Please note that the best way to cure constipation long term is through overall natural healing of your digestive system via proper diet and vitamin supplements, which takes time, so even an emergency dose of the best magnesium for constipation will not be as healthy as becoming committed to your own health and changing your eating habits. Taking vitamin supplements A, B, C, D, E, omega- 3, in addition to calcium and magnesium minerals (which must be taken together with vitamin D3 for proper absorption) on a daily basis is a great step towards the right direction in your health improvement. However, having too much can lead to adverse and dangerous side effects, so consult your health care provider and read our other articles for more useful health info. When obtained from food sources, an overabundance of magnesium is rarely a concern, but overuse of even natural healing supplement options like magnesium for constipation can cause stomach troubles and overdose symptoms like nausea and dizziness.

Taking magnesium supplements regularly is a smart and healthier alternative to laxatives, even those that are marketed as natural, such as senna. Although Americans spend about three quarters of a billion dollars on laxatives annually, remember that no laxative ever addresses the actual cause of your constipation. Rather, when used on a regular basis, it may actually compromise your colon’s natural contraction ability and in extreme cases even cause nerve, muscle and tissue damage to your large intestine! Poor diet is arguably the most common reason for constipation problems, and most Americans’ diet has insufficient magnesium and dark green vegetable-based fiber (which is the healthiest and richest source of natural dietary fiber).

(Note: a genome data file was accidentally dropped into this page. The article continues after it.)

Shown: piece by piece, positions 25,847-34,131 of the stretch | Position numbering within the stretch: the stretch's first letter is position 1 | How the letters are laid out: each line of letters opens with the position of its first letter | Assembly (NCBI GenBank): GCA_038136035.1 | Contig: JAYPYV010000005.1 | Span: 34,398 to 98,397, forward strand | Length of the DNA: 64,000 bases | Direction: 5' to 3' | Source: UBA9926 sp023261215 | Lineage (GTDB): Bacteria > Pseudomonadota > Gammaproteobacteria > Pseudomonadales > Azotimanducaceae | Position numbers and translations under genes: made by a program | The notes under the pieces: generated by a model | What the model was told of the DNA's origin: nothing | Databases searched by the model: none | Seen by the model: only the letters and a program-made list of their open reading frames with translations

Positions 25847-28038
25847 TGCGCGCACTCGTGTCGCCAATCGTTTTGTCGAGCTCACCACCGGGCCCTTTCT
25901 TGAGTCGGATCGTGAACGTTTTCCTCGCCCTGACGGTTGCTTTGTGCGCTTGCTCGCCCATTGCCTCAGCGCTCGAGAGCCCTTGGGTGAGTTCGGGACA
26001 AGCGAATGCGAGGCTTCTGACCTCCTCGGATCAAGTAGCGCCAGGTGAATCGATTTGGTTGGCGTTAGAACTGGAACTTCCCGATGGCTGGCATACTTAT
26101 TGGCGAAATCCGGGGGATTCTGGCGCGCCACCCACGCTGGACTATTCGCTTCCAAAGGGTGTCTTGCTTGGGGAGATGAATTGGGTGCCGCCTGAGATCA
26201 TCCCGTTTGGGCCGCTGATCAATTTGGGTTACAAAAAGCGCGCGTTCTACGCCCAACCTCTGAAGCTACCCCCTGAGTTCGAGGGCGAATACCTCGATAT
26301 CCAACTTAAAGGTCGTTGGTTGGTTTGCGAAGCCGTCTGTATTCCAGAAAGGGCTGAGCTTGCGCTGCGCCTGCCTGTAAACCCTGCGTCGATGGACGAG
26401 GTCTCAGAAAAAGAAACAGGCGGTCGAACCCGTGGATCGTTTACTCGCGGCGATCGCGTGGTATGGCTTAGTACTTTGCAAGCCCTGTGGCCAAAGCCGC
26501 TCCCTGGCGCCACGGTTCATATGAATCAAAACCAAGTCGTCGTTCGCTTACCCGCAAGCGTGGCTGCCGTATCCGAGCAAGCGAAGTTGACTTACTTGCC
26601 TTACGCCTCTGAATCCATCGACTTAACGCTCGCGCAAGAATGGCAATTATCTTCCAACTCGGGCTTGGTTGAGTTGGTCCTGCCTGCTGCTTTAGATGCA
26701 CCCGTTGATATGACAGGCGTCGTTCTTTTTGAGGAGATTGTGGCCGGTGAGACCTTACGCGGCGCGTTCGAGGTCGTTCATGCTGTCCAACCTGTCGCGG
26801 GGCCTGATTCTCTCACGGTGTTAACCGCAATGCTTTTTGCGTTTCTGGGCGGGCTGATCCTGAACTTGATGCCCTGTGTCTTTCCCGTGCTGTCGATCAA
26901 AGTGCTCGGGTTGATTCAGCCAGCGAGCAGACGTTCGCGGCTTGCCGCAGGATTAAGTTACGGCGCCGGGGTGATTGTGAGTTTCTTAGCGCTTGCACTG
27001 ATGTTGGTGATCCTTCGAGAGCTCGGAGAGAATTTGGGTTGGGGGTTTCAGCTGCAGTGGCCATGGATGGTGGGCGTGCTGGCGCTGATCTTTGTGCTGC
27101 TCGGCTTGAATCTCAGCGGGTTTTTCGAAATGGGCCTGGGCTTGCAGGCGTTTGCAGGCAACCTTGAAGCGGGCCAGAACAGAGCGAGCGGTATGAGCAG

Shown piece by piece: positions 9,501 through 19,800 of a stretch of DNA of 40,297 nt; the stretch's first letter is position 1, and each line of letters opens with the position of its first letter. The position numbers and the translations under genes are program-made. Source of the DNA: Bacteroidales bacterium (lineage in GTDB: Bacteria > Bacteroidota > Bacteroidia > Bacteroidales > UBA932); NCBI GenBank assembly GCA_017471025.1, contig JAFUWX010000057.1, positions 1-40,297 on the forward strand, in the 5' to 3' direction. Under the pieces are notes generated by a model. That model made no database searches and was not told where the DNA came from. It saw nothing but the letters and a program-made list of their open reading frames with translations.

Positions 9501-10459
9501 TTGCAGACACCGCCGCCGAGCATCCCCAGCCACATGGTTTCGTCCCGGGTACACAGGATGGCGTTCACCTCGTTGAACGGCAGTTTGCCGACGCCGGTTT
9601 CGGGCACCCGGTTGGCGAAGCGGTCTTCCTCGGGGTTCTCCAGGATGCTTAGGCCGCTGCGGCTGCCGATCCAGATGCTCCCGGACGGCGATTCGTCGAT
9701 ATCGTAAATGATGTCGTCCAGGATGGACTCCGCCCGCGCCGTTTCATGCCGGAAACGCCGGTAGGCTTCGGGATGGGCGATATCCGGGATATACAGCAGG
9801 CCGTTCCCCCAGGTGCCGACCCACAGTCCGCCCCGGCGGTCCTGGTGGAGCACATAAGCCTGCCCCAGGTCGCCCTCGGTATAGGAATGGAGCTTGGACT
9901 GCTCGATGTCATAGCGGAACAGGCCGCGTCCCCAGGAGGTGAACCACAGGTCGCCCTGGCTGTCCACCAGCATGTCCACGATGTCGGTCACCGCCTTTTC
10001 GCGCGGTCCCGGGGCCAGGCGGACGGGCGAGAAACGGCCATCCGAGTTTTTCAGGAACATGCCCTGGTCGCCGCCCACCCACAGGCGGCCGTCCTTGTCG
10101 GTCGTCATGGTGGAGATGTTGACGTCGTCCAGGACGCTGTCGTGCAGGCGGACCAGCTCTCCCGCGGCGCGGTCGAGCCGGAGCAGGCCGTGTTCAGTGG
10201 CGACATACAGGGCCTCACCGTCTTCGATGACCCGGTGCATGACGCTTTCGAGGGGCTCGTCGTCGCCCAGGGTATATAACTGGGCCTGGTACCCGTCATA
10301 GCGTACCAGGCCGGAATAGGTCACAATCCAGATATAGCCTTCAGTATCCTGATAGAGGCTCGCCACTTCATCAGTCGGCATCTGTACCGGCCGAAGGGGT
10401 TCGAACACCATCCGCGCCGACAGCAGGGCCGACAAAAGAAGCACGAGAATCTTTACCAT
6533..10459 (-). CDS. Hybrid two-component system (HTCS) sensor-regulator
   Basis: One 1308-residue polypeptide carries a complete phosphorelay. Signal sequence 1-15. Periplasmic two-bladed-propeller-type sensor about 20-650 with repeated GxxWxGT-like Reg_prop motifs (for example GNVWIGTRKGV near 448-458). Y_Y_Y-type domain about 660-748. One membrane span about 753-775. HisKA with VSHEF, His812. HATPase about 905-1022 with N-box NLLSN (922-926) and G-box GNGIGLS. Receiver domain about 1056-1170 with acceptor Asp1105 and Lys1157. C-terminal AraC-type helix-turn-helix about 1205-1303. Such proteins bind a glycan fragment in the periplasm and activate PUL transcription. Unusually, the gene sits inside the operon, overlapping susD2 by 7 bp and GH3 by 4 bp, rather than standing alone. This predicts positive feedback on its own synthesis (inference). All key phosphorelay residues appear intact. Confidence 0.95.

Consider the citrate form of magnesium for constipation as a likely safe and effective remedy for non-passing stools, but use the correct kind and at the correct dosage to ensure safe and effective relief. Speak to your health care provider before choosing magnesium to make certain that it won’t contradict with any health conditions you have or medications you are currently taking.


  • vincent says:

    I believe this article is concise, informative and well written, however, I think an important detail is overlooked. I still can’t find a straight answer on this matter… Bio-availability of a compound or drug is usually a measure of the peak blood plasma concentration of the compound as a ratio(0.0015% magnesium per liter blood orally vs 0.0035% by IV means a greater BA via IV, for example.) The way that magnesium citrate works as the article states; it draws water into the bowels. It seems contrary to logic that the high bio-availability helps it work to relieve constipation… It needs to be in the bowels and working on the surface of the intestinal tissue to draw water. If it was readily absorbed(highly bio-available) it would enter the blood stream and would attract water into the blood plasma. That would leave less magnesium in the intestinal tract to attract water there… It makes sense that the emergency room magnesium would preferably have a high bio-availability. That would make it absorb into the blood stream rapidly and would cause a rapid increase in blood plasma volume due to increased water thereby increasing blood pressure(like putting more water in a hose).Are you quite certain that the citrate form has a higher bio-availability than the other kind? I can’t seem to find a definitive answer as to why citrate is highly BA and very effective for constipation.

    • Haigh Jamgochian says:

      You are correct it has to be in the intestines not the bloodstream and so oxide is the best form to use for constipation